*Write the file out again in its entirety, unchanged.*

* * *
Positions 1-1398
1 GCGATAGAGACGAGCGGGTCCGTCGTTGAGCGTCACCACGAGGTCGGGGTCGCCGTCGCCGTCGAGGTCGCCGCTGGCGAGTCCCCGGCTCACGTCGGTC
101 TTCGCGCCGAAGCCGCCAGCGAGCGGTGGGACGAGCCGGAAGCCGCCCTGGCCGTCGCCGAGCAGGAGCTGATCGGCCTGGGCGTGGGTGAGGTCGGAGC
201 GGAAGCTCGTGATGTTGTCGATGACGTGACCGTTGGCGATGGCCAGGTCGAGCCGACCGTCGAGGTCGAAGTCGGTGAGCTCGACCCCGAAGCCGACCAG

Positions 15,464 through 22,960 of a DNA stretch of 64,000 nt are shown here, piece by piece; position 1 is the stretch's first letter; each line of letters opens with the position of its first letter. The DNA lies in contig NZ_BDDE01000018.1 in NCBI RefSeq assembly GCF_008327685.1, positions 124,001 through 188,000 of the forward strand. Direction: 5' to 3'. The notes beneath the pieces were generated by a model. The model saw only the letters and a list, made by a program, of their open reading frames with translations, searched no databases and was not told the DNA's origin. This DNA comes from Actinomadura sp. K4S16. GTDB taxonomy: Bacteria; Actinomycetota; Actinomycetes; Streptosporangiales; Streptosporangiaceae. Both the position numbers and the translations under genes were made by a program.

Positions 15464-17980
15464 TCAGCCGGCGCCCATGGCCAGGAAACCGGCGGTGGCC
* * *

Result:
Positions 1-1398
1 GCGATAGAGACGAGCGGGTCCGTCGTTGAGCGTCACCACGAGGTCGGGGTCGCCGTCGCCGTCGAGGTCGCCGCTGGCGAGTCCCCGGCTCACGTCGGTC
101 TTCGCGCCGAAGCCGCCAGCGAGCGGTGGGACGAGCCGGAAGCCGCCCTGGCCGTCGCCGAGCAGGAGCTGATCGGCCTGGGCGTGGGTGAGGTCGGAGC
201 GGAAGCTCGTGATGTTGTCGATGACGTGACCGTTGGCGATGGCCAGGTCGAGCCGACCGTCGAGGTCGAAGTCGGTGAGCTCGACCCCGAAGCCGACCAG

Positions 15,464 through 22,960 of a DNA stretch of 64,000 nt are shown here, piece by piece; position 1 is the stretch's first letter; each line of letters opens with the position of its first letter. The DNA lies in contig NZ_BDDE01000018.1 in NCBI RefSeq assembly GCF_008327685.1, positions 124,001 through 188,000 of the forward strand. Direction: 5' to 3'. The notes beneath the pieces were generated by a model. The model saw only the letters and a list, made by a program, of their open reading frames with translations, searched no databases and was not told the DNA's origin. This DNA comes from Actinomadura sp. K4S16. GTDB taxonomy: Bacteria; Actinomycetota; Actinomycetes; Streptosporangiales; Streptosporangiaceae. Both the position numbers and the translations under genes were made by a program.

Positions 15464-17980
15464 TCAGCCGGCGCCCATGGCCAGGAAACCGGCGGTGGCC